## ProblemShow that if u and v are vectors thenbisects the angle between u and v. First notice that we only need to show that (u+v) bisects the angle between u and v when |u|=|v|=1. The general case will follow from here, for if the result is true for vectors of length 1 then, will bisect the angle between u/|u| and v/|v| which is the same as the angle between u and v (we are only changing their lengths). Also, if a vector b bisects an angle then so does any scalar multiple of it. Thus, multiplying by (|u|*|v|) we obtain the original result. OK but we still need to show that u+v does the trick. That is not difficult to see. We loose no generality if we choose a coordinate system where: |

> u := vector([1,0]); v := vector([cos(t),sin(t)]);

u := [ 1, 0 ] v := [ cos(t), sin(t) ]

The vector v forms an angle of "t" with u, |

> angle(u,u+v);

1 + cos(t) arccos(----------------------------) 2 2 1/2 ((1 + cos(t)) + sin(t) )

so this is the angle between u and u+v... is this t/2 ? First, simplify with trig, |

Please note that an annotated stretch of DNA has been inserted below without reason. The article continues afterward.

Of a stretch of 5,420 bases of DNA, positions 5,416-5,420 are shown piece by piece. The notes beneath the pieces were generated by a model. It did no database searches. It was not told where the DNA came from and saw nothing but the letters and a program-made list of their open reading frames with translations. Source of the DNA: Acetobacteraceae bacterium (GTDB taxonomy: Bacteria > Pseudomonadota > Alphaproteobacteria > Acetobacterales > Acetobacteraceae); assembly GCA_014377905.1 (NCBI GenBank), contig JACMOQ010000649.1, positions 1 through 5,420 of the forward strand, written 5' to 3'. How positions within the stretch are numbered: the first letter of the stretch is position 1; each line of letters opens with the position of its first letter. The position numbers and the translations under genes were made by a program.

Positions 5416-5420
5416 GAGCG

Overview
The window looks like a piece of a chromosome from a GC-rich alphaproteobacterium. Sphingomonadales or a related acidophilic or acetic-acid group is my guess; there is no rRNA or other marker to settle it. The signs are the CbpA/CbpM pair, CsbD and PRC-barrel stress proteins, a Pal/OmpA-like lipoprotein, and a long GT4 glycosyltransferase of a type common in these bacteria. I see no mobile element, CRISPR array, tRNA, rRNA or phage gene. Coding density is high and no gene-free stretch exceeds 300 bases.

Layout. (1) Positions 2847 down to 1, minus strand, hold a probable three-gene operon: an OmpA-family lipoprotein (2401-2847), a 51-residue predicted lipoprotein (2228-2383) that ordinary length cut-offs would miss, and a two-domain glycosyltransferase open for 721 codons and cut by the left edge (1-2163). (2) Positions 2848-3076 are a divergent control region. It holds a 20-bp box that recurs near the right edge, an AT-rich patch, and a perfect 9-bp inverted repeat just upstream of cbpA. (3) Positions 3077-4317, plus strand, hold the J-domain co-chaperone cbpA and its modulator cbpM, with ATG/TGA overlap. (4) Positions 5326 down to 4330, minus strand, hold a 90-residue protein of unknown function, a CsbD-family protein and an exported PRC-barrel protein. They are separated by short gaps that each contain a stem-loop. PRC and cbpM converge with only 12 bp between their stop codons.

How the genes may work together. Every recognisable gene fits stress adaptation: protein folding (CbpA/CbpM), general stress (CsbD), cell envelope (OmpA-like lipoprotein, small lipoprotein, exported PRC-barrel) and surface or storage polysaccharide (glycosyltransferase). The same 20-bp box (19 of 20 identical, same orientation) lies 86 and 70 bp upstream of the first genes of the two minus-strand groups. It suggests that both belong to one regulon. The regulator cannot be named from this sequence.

> ang := simplify(",trig);

1 + cos(t) ang := arccos(-----------------) 1/2 (2 + 2 cos(t))

we are getting there... but not yet. Now let's use the formula for cos(t) in terms of cos(t/2). Let's make s=t/2 and simplify. |

> ang := subs(t=2*s,ang);

1 + cos(2 s) ang := arccos(-------------------) 1/2 (2 + 2 cos(2 s))

> ang := arccos(expand(cos(ang)));

1/2 2 4 cos(s) ang := arccos(1/2 ------------) 2 1/2 (cos(s) )

> simplify(");

arccos(csgn(cos(s)) cos(s))

The inside of arccos is nothing but |cos(s)| and since
we are assuming that 0 < s < Pi/2, the above is just s.
Q.E.D. |

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Carlos Rodriguez <carlos@math.albany.edu> Last modified: Wed Oct 23 11:39:01 EDT 1996